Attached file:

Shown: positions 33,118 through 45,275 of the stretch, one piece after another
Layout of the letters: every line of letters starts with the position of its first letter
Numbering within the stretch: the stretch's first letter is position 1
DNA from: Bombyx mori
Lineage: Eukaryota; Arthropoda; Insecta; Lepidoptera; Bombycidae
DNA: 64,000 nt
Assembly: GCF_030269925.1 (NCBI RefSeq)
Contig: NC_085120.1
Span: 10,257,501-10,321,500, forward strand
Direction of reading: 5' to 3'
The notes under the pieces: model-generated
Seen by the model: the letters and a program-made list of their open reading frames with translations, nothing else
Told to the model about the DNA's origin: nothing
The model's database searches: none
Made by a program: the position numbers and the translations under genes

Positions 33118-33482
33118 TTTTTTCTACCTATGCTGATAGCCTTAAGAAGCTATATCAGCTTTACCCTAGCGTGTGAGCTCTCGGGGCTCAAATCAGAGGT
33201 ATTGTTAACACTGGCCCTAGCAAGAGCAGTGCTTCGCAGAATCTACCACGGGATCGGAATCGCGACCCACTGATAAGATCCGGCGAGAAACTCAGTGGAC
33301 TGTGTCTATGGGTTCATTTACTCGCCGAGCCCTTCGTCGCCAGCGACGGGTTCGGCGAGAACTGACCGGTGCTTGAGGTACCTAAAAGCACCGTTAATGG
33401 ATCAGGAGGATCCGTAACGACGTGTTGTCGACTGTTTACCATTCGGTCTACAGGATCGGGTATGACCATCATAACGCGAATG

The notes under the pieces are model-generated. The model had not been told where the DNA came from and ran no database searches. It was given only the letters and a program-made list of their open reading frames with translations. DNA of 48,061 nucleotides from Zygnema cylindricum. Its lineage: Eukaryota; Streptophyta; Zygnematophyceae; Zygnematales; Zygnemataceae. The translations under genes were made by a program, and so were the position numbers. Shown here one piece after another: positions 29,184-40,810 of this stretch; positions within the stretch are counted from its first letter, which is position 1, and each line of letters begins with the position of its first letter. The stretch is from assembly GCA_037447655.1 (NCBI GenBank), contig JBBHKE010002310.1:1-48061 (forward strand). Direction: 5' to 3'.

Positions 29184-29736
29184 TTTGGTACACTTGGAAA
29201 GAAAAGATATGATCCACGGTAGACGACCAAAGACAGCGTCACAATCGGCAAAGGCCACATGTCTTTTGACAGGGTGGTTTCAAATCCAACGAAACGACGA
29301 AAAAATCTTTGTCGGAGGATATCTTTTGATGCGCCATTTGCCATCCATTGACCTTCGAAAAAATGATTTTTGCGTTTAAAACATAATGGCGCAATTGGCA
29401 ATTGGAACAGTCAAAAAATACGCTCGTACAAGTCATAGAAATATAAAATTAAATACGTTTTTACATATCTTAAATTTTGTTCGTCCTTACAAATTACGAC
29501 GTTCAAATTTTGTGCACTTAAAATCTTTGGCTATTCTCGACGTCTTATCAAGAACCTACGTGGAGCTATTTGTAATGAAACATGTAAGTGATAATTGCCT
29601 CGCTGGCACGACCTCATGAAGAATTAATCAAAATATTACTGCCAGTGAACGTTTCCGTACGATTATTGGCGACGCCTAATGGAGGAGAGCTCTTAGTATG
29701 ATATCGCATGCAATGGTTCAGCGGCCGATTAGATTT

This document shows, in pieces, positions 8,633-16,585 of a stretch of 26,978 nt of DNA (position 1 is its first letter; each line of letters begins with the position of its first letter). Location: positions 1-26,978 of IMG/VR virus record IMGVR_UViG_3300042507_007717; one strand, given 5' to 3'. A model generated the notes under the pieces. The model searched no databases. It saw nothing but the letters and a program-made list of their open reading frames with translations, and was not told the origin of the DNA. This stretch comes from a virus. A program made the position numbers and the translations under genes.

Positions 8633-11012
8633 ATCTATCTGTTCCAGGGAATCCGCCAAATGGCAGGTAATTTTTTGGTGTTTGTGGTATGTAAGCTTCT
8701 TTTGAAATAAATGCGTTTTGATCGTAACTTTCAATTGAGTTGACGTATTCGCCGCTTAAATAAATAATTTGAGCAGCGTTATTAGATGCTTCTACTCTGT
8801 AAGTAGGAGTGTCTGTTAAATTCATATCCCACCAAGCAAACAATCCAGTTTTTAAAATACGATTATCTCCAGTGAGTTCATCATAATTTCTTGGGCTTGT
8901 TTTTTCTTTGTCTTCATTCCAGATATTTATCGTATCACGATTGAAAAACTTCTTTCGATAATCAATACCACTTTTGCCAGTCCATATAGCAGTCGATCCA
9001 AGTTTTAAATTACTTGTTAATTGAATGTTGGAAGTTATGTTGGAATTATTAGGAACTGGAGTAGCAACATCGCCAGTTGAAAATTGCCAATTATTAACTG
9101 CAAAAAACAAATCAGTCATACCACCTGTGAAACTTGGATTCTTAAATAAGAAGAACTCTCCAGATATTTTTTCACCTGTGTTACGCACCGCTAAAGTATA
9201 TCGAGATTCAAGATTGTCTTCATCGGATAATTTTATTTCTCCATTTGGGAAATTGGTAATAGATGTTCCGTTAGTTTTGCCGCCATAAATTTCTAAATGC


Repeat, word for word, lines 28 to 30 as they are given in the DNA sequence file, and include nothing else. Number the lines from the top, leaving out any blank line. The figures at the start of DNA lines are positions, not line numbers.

29601 CGCTGGCACGACCTCATGAAGAATTAATCAAAATATTACTGCCAGTGAACGTTTCCGTACGATTATTGGCGACGCCTAATGGAGGAGAGCTCTTAGTATG
29701 ATATCGCATGCAATGGTTCAGCGGCCGATTAGATTT

This document shows, in pieces, positions 8,633-16,585 of a stretch of 26,978 nt of DNA (position 1 is its first letter; each line of letters begins with the position of its first letter). Location: positions 1-26,978 of IMG/VR virus record IMGVR_UViG_3300042507_007717; one strand, given 5' to 3'. A model generated the notes under the pieces. The model searched no databases. It saw nothing but the letters and a program-made list of their open reading frames with translations, and was not told the origin of the DNA. This stretch comes from a virus. A program made the position numbers and the translations under genes.